In our Torah reading for this week, in Deuteronomy 21, we get some very specific answers. Here is a fascinating law. A body is found -- God forbid! -- out in the open, outside a town, and no one knows who killed the person. The elders and judges of the nation go out, and they measure the distance from the corpse to each one of the towns in the area. Whichever town is identified as the closest -- the elders of that town are now presumed to be guilty of a murder.
Their only way out is to perform a ritual, involving the blood of a calf that has never pulled a plow, at a pristine river bed not used for irrigation. They wash their hands, and then they must declare out loud -- "Our hands did not spill this blood, nor did we see what happened." They say: We know that we cannot bear to live in a land where innocent people are killed. Only after the ritual, and their words out loud, is their guilt cleared.
Who is your neighbor? If it's not a friend or relative, the Torah says: Take out a measuring stick, and the closest community in miles, that's how you define neighbors. It's as simple and concrete as that -- you are responsible for a neighbor's life because she has passed this way.
As this ritual was interpreted later, the Talmud sharpens a few details. The death took place in a remote place, but the leaders of the nation respond, personally. They can't staff it out. Whichever town is responsible can't send a small delegation of its leaders to perform the cleansing ritual -- every leader of that town has to show up.
Finally, the Talmud interprets the words at the ceremony. "Our hands did not spill this blood" -- It's not that anyone thinks the leaders murdered someone. Rather, the leaders say -- We did not let this person come into our town hungry and leave without feeding him. We did not let this person think it was safer to go away from us into the wilderness, rather than stay in an unfeeling place. We did not let this person leave town without an escort as he went into unfamiliar, dark terrain where there might be bandits. We didn't act like we were responsible only until he left our sight. If we had seen him, we would have cared for him and protected him, until we could see him to another safe place. Though we didn't see him, we know that his death is a blot on our community -- because he passed through, and the last place he was whole was with us.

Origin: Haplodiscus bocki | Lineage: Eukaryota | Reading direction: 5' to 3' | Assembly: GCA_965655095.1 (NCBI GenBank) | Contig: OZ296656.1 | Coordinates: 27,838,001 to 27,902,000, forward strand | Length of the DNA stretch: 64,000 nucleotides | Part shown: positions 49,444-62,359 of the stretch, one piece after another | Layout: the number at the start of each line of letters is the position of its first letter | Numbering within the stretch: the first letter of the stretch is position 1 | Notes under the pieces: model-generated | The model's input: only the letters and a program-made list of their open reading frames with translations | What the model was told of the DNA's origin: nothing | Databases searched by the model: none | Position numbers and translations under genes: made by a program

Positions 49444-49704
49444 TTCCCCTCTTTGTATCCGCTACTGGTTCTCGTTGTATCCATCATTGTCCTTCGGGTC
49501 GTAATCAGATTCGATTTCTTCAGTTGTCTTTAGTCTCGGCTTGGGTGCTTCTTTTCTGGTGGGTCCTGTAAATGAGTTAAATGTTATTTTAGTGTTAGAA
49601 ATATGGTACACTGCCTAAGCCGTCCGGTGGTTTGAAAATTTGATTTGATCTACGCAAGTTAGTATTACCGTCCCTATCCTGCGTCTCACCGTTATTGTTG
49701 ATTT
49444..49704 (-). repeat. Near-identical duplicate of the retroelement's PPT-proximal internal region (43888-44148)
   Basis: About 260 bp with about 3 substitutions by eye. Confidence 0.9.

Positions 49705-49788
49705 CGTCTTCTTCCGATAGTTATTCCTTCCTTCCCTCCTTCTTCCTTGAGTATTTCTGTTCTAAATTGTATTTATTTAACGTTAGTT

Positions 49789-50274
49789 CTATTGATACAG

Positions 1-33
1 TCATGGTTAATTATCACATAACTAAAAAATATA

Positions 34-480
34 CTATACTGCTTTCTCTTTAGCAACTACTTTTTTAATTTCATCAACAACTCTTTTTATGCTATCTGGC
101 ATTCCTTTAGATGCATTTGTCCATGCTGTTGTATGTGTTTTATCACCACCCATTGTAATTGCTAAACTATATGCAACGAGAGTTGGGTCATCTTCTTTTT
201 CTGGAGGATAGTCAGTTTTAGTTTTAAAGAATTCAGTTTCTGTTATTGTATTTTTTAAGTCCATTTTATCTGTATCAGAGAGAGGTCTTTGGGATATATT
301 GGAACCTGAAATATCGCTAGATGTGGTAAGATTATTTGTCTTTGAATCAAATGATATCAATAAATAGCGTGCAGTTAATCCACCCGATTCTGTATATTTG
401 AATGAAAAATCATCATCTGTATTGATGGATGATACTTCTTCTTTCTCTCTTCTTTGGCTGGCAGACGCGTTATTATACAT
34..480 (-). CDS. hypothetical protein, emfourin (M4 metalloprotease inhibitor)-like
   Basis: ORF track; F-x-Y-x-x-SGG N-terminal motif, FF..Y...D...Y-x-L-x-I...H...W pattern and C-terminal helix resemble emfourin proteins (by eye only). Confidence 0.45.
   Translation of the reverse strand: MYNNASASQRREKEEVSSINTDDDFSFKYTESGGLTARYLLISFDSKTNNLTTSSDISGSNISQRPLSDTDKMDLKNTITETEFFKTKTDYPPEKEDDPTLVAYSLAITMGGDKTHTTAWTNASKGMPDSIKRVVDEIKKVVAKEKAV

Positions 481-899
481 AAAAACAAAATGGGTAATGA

What is "love your neighbor"? Keep him safe, keep him fed, keep him alive. What is community? Community is who does those things, because there won't always be an individual looking who can do it.
Mr. President -- the words of "love your neighbor" don't answer the question by themselves. So say more than cliches. Tell us that each person who falls ill without access to health care walks with an invisible string unfurling from behind, attaching back to every place she passed while she was in good health. Ask us what we would do if, God forbid, she became incapacitated or died, and the measuring led back to our community. Ask us if we can truly wash our hands and say we don't see the person who chooses between food and drugs, between paying the rent and seeing a doctor. I know you like the positive, Mr. President, but as you yourself said, this is about who shall live and who shall die. Don't let us hide from that. A little fire and brimstone wouldn't hurt.
To your credit, Mr. President, you are stepping up, just like the leaders in the field from Deuteronomy. So are many other leaders, at all levels and in both parties. Some aren't. Some of those who aren't read the Bible too, so you may want to bring this story from Deuteronomy to them.
I am sharing this letter with my congregation as we welcome Shabbat in our synagogue. As a religious gathering, we embody even more about the meaning of community. Some of the people here tonight live here, some come from elsewhere -- yet we know that we are linked. We know in our bones to identify with people welcoming Shabbat all over this country and the world. So we know that community is not only the measuring stick, the potentially visible, but also our unseen distant connections. When you speak to us as people of faith, remind us to teach others what we know about community. That we are linked, and responsible beyond what our eyes see. That we as faith communities have a unique role to play because we experience community ourselves in a unique way.
You asked us rabbis on the phone to be a shofar, and call out on this matter of caring for the sick. You please do that better, Mr. President. Help us see that to you and our other leaders ,this is a matter of conscience and faith. Then we will find words appropriate to our role.
You closed your call by wishing us a Shana Tova. Right back atcha, Mr President -- I hope you have a good year too. I know we need you to.
Rabbi Jonathan Spira-Savett